Local farmers, volunteers and staff of the Strafford County Public Health Network gather to close out the inaugural season of the Somersworth Farmers Market.

By Judi Currie
jcurrie@fosters.com

November 13. 2015 4:21PM

SOMERSWORTH – While living in a downtown area with a selection of restaurants and convenience stores works well for some, it can be a challenge when trying to feed a family on a budget.

Without transportation, even a vibrant downtown can become a food desert when it comes to accessing healthy affordable meals.

That is where the Somersworth Farmers Market comes in. Held every Thursday at Goodwin Community Health on Route 108, the market brought fresh food to a more accessible location.

Liz Clark, Somersworth Farmers Market Manager and Community Health Improvement Coordinator for Strafford County Public Health Network (SCPHN) said when the market wrapped up its first season at the end of September, it met its goal of improving access to fresh produce and reducing disparities to accessing healthy food.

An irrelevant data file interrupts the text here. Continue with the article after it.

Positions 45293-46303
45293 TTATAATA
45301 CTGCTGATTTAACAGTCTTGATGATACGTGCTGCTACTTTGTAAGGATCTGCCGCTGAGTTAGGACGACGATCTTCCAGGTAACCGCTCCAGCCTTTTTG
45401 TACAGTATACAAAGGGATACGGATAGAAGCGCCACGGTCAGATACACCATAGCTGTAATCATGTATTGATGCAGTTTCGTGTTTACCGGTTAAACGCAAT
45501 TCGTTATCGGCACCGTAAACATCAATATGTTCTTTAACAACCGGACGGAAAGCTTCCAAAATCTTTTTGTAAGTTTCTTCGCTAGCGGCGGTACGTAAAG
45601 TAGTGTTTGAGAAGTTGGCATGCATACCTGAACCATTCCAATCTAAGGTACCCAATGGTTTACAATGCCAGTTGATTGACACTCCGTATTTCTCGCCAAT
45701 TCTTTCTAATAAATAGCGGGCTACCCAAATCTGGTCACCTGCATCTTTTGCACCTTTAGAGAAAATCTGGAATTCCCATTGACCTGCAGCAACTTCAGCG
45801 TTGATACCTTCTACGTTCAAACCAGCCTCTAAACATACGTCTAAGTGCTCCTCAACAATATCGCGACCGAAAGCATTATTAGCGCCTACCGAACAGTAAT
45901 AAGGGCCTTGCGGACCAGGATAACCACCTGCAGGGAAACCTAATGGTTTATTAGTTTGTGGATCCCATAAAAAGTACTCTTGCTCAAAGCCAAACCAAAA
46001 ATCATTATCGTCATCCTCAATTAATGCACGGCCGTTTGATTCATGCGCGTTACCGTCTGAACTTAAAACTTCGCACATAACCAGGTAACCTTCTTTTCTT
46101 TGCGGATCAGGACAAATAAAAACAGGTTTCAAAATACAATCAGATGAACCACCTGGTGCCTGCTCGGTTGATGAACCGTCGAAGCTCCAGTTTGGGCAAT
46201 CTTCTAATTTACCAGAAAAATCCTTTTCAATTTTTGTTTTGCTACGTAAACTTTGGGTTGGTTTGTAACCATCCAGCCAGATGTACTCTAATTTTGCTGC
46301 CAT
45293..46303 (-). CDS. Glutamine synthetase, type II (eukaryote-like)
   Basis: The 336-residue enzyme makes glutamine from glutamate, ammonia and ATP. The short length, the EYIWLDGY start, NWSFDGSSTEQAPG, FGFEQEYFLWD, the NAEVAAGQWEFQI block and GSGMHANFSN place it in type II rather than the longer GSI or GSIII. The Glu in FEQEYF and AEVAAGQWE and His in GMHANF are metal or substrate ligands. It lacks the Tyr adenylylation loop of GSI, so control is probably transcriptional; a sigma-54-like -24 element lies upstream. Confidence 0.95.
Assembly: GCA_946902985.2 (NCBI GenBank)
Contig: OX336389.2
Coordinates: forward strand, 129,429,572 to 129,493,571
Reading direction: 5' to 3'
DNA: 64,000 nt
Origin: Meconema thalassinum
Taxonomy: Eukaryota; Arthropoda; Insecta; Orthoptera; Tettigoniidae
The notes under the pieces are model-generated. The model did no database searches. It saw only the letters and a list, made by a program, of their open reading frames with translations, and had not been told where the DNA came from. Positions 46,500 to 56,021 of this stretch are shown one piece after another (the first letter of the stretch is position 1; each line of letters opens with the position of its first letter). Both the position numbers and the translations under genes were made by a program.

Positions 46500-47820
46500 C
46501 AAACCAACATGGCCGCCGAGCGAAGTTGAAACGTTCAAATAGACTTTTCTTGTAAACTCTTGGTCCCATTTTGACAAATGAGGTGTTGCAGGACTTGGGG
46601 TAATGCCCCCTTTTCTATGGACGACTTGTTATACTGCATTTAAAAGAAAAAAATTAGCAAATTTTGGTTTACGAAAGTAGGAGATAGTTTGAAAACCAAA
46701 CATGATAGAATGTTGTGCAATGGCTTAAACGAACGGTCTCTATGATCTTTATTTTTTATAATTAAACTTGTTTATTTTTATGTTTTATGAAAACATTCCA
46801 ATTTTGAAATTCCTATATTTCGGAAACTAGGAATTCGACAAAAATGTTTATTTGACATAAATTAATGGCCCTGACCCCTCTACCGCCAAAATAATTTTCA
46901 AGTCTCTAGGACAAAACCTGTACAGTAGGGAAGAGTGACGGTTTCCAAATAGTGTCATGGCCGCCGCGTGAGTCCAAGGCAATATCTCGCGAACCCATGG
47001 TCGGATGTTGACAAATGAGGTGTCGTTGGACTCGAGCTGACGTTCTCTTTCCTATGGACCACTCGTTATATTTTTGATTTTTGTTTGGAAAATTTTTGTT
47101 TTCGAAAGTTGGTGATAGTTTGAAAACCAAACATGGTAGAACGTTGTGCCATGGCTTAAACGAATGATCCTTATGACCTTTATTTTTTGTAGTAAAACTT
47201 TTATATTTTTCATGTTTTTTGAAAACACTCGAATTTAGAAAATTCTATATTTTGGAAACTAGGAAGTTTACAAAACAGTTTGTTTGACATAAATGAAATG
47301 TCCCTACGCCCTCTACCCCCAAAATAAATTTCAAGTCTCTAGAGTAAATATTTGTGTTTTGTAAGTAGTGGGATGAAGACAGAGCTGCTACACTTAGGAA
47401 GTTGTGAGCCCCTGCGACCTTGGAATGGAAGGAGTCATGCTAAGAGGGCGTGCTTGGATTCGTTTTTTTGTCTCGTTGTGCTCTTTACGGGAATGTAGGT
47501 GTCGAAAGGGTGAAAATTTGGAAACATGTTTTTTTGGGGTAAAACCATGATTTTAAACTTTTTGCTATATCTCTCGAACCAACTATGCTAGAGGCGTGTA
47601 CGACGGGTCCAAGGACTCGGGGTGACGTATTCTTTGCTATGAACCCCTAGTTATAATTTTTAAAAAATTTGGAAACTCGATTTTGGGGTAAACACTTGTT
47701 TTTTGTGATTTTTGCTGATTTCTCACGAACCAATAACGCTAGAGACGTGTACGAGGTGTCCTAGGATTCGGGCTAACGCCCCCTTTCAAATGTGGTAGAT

“One of the great things about the market is that we were bringing the fresh produce to an area with a bus stop right out front,” Clark said. “So that helped to increase healthy eating.”

This season, SNAP/EBT members accessed a total of $5,799 to spend at the farmers market, $4,531 of which was distributed as free incentives through programs like market match and close the gap.

SNAP is the federal Supplemental Nutrition Assistance Program where benefits are now accessed using an EBT card; which works like a debit card.

Through the partnership with Seacoast Eat Local, SNAP/EBT users could get a weekly market match of up to $10.

“If they spent $10 on their card, they received an additional $10 free to spend on fruits and vegetables each week at the market.” Clark said. “Additionally, they received $20 free to spend on food at the market during the last week of the month as part of a program called ‘Close the Gap.’”

Clark said Close the Gap aimed to bridge the gap between the time recipients ran out of benefits until the card was refilled at the beginning of the next month.